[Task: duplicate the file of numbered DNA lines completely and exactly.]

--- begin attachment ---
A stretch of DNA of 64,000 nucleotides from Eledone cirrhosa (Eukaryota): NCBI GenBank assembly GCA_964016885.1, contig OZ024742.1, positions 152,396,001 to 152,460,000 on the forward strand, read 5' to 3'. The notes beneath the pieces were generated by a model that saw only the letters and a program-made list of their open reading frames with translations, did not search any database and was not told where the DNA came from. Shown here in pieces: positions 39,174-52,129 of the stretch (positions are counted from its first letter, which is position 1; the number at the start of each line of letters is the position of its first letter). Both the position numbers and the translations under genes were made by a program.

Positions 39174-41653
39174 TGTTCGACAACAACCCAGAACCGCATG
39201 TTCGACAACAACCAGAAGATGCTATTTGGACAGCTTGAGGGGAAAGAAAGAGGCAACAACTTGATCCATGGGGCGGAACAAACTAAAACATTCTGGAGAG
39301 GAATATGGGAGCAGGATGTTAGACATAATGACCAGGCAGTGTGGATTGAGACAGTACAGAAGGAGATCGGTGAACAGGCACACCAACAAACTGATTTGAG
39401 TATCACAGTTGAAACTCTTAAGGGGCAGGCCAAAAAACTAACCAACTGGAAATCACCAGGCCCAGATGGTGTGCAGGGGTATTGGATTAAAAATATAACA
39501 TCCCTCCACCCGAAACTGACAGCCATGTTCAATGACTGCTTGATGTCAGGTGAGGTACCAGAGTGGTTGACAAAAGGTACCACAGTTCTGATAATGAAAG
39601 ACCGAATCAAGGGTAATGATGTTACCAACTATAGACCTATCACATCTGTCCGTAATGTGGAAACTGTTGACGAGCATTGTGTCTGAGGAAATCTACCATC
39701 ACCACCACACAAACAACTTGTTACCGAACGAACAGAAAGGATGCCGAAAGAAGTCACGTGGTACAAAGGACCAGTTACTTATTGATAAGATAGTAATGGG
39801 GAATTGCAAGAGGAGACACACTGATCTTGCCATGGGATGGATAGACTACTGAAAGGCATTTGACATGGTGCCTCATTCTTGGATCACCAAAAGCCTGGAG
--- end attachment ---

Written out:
A stretch of DNA of 64,000 nucleotides from Eledone cirrhosa (Eukaryota): NCBI GenBank assembly GCA_964016885.1, contig OZ024742.1, positions 152,396,001 to 152,460,000 on the forward strand, read 5' to 3'. The notes beneath the pieces were generated by a model that saw only the letters and a program-made list of their open reading frames with translations, did not search any database and was not told where the DNA came from. Shown here in pieces: positions 39,174-52,129 of the stretch (positions are counted from its first letter, which is position 1; the number at the start of each line of letters is the position of its first letter). Both the position numbers and the translations under genes were made by a program.

Positions 39174-41653
39174 TGTTCGACAACAACCCAGAACCGCATG
39201 TTCGACAACAACCAGAAGATGCTATTTGGACAGCTTGAGGGGAAAGAAAGAGGCAACAACTTGATCCATGGGGCGGAACAAACTAAAACATTCTGGAGAG
39301 GAATATGGGAGCAGGATGTTAGACATAATGACCAGGCAGTGTGGATTGAGACAGTACAGAAGGAGATCGGTGAACAGGCACACCAACAAACTGATTTGAG
39401 TATCACAGTTGAAACTCTTAAGGGGCAGGCCAAAAAACTAACCAACTGGAAATCACCAGGCCCAGATGGTGTGCAGGGGTATTGGATTAAAAATATAACA
39501 TCCCTCCACCCGAAACTGACAGCCATGTTCAATGACTGCTTGATGTCAGGTGAGGTACCAGAGTGGTTGACAAAAGGTACCACAGTTCTGATAATGAAAG
39601 ACCGAATCAAGGGTAATGATGTTACCAACTATAGACCTATCACATCTGTCCGTAATGTGGAAACTGTTGACGAGCATTGTGTCTGAGGAAATCTACCATC
39701 ACCACCACACAAACAACTTGTTACCGAACGAACAGAAAGGATGCCGAAAGAAGTCACGTGGTACAAAGGACCAGTTACTTATTGATAAGATAGTAATGGG
39801 GAATTGCAAGAGGAGACACACTGATCTTGCCATGGGATGGATAGACTACTGAAAGGCATTTGACATGGTGCCTCATTCTTGGATCACCAAAAGCCTGGAG